The New Slussen project and reconstruction is vital for the entire Stockholm region around Lake Mälaren. The New Slussen will both protect key infrastructure from flooding, and secure the drinking water basin for two million people.
The project will redesign and retrofit the existing 80-year-old structure. Intended to last for another 100 years, the new facility incorporates elements of climate resilience and flexibility by design. The foundations of the New Slussen facility will be oversized for current conditions in order to bear the heavier loads from rising sea levels and the higher flood gates that are projected to become necessary from 2050 onwards.
Forming the central junction between north and south Stockholm, Slussen is a strategic infrastructure asset with regard to transport, clean water provision and flood protection for Stockholm and the Mälardalen region. Slussen’s lock allows boats to transit between Lake Mälaren and the bay leading to the Baltic Sea (Saltsjön). The lock also acts as one of the gates between freshwater (Mälaren) and saltwater areas (Baltic Sea), thereby playing a key role in the provision of clean water. Mälaren is the main drinking water source in the region, supplying over 2 million people. When the lake’s waters rise, due to spring snow melting, for example, the lock’s gates can also be opened to discharge excess water and prevent flooding.
Mälaren is the third largest lake in Sweden, with about 5% of Sweden’s area within the watershed. The lake stretches 120 kilometres from east to west and holds around 14.3 billion cubic metres of water.
The city of Stockholm has authorisation to regulate the water level of Lake Mälaren through the opening and closing of six locks in Stockholm and the City of Södertälje.
The project aims to achieve three main objectives and functions at the site.
Transportation: Slussen is Sweden’s second largest public transport hub. New Slussen will create more lanes for buses and bikes, and fewer for cars.
Quality of life: The development also includes new green and commercial spaces to make the lock more attractive to locals and visitors.
But the main objective is Flood and Water Management: By building larger channels, the New Slussen project should allow the lock to release nearly five times more water from Lake Mälaren into the Baltic Sea, up to 1,400 m³/s. Coupled with a new water regulation plan for the lake and a responsive system of hydrological monitoring and forecasting, the increase in drainage capacity reduces the risk of flooding in Stockholm and its region.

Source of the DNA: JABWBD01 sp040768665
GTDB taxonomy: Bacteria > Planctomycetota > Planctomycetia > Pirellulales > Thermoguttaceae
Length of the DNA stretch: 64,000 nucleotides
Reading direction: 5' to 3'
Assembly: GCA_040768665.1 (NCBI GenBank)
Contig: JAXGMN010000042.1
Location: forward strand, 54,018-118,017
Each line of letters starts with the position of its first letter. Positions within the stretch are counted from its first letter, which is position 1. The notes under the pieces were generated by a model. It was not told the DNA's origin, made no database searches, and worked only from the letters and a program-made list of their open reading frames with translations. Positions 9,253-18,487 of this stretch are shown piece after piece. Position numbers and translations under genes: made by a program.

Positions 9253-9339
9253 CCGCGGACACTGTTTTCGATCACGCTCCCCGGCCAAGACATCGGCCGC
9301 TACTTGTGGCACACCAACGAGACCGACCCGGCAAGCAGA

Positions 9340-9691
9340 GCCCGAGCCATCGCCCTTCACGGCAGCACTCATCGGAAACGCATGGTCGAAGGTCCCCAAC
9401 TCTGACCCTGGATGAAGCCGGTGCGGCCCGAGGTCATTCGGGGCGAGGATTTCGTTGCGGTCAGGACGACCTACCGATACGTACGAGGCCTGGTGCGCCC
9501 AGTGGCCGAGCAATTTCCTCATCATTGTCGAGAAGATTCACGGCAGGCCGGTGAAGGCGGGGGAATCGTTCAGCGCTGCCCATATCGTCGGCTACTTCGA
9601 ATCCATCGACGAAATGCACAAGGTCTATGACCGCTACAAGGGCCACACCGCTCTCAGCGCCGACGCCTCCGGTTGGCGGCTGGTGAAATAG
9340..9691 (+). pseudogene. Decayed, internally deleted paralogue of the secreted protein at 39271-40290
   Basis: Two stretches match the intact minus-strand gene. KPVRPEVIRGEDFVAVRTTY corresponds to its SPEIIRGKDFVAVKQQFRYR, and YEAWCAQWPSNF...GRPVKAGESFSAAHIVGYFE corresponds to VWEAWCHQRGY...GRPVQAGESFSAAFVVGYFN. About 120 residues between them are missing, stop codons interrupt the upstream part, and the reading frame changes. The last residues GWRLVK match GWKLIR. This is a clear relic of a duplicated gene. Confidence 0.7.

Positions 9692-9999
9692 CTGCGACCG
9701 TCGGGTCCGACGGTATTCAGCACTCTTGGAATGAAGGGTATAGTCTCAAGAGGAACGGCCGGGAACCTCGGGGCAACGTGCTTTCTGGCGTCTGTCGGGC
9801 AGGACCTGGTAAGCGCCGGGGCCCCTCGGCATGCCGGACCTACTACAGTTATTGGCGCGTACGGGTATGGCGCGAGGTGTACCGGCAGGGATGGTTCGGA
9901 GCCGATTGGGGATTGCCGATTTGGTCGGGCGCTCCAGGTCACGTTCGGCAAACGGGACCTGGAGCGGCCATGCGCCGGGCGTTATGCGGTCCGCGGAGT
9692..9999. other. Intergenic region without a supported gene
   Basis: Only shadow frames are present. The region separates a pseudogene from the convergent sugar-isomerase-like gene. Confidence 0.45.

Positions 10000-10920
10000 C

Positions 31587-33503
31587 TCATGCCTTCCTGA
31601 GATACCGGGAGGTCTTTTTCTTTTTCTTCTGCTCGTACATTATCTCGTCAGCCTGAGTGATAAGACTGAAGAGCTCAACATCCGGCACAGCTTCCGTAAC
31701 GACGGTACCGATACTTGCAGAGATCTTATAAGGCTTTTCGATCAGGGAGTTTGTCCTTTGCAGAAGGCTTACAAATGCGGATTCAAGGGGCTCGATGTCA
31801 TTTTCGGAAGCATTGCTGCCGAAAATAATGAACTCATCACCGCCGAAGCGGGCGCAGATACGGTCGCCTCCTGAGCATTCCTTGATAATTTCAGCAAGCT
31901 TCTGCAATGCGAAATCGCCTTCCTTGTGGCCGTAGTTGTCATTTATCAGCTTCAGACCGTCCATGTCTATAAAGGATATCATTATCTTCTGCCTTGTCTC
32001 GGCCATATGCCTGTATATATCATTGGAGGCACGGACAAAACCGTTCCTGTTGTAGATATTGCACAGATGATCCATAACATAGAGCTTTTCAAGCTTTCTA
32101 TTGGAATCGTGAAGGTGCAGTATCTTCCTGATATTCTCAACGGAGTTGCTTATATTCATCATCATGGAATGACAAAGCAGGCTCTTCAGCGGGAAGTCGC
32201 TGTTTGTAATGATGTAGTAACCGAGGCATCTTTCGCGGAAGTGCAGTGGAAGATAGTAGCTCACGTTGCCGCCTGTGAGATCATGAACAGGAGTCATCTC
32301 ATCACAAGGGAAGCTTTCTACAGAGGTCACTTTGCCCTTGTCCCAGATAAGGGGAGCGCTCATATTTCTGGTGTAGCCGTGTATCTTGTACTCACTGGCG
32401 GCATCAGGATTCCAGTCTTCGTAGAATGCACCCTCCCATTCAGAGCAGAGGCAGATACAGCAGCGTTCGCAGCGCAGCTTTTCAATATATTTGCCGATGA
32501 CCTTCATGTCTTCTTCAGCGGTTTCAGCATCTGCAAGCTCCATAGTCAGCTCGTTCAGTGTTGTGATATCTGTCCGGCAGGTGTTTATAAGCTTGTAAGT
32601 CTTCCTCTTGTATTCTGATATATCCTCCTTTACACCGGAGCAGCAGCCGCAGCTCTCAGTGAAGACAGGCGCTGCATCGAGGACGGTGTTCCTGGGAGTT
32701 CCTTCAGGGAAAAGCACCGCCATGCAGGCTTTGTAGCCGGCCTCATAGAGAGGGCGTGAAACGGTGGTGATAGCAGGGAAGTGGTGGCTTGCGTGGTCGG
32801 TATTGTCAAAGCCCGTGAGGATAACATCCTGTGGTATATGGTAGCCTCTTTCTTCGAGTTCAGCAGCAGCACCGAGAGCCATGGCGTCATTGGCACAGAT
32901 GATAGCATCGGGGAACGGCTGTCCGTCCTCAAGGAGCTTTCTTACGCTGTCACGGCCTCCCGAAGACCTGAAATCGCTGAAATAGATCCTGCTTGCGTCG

The main climate-related risk taken into consideration for the design of New Slussen is flooding from Lake Mälaren, given the rise in sea level and the lake’s low drainage capacity. Several vulnerability studies have quantitatively assessed current and future flood risk around the lake.
The towns surrounding Lake Mälaren are highly vulnerable to flooding, according to analysis by the Swedish Meteorological and Hydrological Institute (SMHI). Currently, the mean water level difference between the lake and the sea is less than 70 cm.
What is the innovation/policy/project/technology? How does it work?
The Stockholm area is subjected to two opposing forces: rising water levels in the Baltic Sea related to climate change, and a geological process known as ‘land uplift’ causing its land to rise.
The New Slussen lock has been designed for what has been deemed an acceptable level of risk. The level of risk New Slussen can withstand from the Lake Mälaren and the Baltic Sea bay is:
• a 1-in-10,000 year inflow of freshwater into the lake (from extreme rainfall and rapid snow melt, for instance) combined with a rise in the mean water level of the Baltic Sea by the year 2100;
• a 1-in-300 year event of maximum high tide position in the Baltic Sea in combination with the highest, but not the most probable, projected sea level rise due to climate change over the next 100 years (0.5m), and a local rise in sea level due to strong wind.
This means that the New Slussen facility can cope with a sea level that is over two metres higher than today’s average water level in the Baltic Sea bay (Saltsjön). The project includes three main measures which will make the asset, the City of Stockholm and the Mälardalen region, more resilient to climate change:
• Addressing the current and future flood risk due to climate change around the Lake Mälaren by increasing the lock’s drainage capacity from 300 m3/s to 1,400 m3/s by widening and deepening its existing channels. Overall, New Slussen more than doubles the total discharge capacity of Lake Mälaren.
• Building in climate adaption and flexibility in the project’s design to accommodate higher flood risk levels, by ‘oversizing’ the foundations for the whole facility and to support the heavier water loads from the sea and the higher flood gates that will become necessary from 2050 onwards.
• Developing a new water regulation plan to account for climate change impacts. In addition, this plan integrates a new system of hydrological monitoring and forecasting, led by SMHI, to allow the regulation of water levels in the lake to be more responsive.
If the sea level of the Baltic Sea outside Stockholm continues to rise above half a metre, there will be a need for more actions to be taken on a larger regional scale. One such action could be to install barriers outside the city of Stockholm in the Stockholm archipelago.
This would address future unacceptable flooding risks and could be a possible future complement to increased discharge capacity.